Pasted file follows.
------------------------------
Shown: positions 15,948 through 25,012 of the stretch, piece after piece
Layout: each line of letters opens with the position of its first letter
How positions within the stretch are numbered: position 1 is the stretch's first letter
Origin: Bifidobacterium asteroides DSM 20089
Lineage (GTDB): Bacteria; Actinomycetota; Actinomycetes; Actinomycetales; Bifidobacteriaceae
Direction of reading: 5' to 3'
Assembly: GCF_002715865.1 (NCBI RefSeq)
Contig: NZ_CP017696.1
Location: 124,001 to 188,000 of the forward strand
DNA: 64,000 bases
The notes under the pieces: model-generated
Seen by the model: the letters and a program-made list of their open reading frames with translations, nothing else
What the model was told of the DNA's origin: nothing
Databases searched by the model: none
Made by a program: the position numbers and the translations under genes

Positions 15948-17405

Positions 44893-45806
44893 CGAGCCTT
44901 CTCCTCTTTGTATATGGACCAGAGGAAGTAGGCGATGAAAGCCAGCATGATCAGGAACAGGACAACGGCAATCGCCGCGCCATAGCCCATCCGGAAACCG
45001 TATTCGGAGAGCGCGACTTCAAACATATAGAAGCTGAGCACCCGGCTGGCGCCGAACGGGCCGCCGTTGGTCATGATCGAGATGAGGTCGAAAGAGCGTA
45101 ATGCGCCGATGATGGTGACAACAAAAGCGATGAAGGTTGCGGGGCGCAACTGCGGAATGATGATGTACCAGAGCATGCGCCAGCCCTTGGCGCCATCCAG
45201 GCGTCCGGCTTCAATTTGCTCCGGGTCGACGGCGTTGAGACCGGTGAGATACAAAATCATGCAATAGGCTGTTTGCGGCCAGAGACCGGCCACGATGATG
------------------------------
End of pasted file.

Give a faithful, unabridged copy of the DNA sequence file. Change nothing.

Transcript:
Shown: positions 15,948 through 25,012 of the stretch, piece after piece
Layout: each line of letters opens with the position of its first letter
How positions within the stretch are numbered: position 1 is the stretch's first letter
Origin: Bifidobacterium asteroides DSM 20089
Lineage (GTDB): Bacteria; Actinomycetota; Actinomycetes; Actinomycetales; Bifidobacteriaceae
Direction of reading: 5' to 3'
Assembly: GCF_002715865.1 (NCBI RefSeq)
Contig: NZ_CP017696.1
Location: 124,001 to 188,000 of the forward strand
DNA: 64,000 bases
The notes under the pieces: model-generated
Seen by the model: the letters and a program-made list of their open reading frames with translations, nothing else
What the model was told of the DNA's origin: nothing
Databases searched by the model: none
Made by a program: the position numbers and the translations under genes

Positions 15948-17405

Positions 44893-45806
44893 CGAGCCTT
44901 CTCCTCTTTGTATATGGACCAGAGGAAGTAGGCGATGAAAGCCAGCATGATCAGGAACAGGACAACGGCAATCGCCGCGCCATAGCCCATCCGGAAACCG
45001 TATTCGGAGAGCGCGACTTCAAACATATAGAAGCTGAGCACCCGGCTGGCGCCGAACGGGCCGCCGTTGGTCATGATCGAGATGAGGTCGAAAGAGCGTA
45101 ATGCGCCGATGATGGTGACAACAAAAGCGATGAAGGTTGCGGGGCGCAACTGCGGAATGATGATGTACCAGAGCATGCGCCAGCCCTTGGCGCCATCCAG
45201 GCGTCCGGCTTCAATTTGCTCCGGGTCGACGGCGTTGAGACCGGTGAGATACAAAATCATGCAATAGGCTGTTTGCGGCCAGAGACCGGCCACGATGATG